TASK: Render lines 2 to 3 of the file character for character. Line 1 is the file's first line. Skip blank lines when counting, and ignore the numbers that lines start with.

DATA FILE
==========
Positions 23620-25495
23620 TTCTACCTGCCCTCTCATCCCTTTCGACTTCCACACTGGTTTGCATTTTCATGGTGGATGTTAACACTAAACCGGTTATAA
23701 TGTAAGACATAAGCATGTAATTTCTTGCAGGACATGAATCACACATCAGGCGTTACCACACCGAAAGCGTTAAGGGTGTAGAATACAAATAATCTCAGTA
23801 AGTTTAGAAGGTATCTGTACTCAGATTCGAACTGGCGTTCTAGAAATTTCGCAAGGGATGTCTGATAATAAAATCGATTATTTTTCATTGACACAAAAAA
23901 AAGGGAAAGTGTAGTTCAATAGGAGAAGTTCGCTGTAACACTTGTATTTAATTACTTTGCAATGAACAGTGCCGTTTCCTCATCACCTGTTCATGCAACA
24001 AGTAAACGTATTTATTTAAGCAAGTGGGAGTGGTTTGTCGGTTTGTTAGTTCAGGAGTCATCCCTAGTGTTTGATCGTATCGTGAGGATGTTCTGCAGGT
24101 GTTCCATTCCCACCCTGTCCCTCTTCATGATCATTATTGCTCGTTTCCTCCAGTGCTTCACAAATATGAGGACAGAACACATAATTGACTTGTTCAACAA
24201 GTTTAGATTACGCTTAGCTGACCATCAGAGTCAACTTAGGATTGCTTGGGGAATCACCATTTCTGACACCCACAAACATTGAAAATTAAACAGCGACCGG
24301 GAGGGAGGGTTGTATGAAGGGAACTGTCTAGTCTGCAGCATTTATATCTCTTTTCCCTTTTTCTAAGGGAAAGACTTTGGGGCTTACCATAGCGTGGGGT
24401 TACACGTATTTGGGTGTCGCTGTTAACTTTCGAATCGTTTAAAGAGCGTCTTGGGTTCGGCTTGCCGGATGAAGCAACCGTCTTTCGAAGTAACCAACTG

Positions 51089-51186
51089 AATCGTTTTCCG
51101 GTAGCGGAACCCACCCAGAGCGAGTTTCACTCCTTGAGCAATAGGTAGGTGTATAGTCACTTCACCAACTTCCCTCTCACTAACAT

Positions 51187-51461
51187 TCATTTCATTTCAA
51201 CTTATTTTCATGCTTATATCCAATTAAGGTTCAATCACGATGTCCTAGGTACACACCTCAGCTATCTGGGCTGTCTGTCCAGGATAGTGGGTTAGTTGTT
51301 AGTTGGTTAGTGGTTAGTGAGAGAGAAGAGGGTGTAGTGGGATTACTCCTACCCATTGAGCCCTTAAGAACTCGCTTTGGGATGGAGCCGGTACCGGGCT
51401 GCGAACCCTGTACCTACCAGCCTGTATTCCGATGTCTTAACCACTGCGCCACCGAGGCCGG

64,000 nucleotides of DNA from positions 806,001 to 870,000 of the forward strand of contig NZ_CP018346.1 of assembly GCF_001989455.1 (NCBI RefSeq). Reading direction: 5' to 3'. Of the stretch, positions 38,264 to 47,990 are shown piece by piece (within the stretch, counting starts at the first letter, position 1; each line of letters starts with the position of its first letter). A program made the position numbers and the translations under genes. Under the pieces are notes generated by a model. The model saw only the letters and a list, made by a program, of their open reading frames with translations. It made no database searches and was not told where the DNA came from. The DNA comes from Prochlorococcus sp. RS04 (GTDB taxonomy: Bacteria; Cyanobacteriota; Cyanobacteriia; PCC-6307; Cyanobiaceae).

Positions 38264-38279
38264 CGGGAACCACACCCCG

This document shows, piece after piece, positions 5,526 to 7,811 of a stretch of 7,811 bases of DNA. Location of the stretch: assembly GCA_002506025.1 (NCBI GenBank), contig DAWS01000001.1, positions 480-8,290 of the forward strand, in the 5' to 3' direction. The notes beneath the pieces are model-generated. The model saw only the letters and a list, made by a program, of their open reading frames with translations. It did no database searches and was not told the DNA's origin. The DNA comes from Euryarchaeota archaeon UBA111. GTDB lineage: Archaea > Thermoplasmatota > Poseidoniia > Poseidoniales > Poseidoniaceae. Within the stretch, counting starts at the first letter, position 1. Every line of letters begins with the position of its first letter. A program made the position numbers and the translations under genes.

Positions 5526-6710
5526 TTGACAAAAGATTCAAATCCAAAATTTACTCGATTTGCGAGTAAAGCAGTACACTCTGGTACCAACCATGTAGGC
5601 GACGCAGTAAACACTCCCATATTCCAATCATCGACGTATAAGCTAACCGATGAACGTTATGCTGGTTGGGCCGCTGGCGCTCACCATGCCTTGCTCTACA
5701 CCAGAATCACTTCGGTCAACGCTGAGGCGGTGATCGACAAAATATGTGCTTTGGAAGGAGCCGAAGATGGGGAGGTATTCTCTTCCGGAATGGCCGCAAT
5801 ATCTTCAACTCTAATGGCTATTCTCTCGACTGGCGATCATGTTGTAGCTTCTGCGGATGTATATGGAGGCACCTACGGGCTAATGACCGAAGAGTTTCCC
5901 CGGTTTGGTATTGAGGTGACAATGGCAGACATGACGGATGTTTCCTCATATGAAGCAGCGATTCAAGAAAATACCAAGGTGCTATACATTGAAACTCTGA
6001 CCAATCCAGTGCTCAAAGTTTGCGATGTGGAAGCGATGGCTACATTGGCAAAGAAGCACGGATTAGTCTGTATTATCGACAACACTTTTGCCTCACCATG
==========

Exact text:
23620 TTCTACCTGCCCTCTCATCCCTTTCGACTTCCACACTGGTTTGCATTTTCATGGTGGATGTTAACACTAAACCGGTTATAA
23701 TGTAAGACATAAGCATGTAATTTCTTGCAGGACATGAATCACACATCAGGCGTTACCACACCGAAAGCGTTAAGGGTGTAGAATACAAATAATCTCAGTA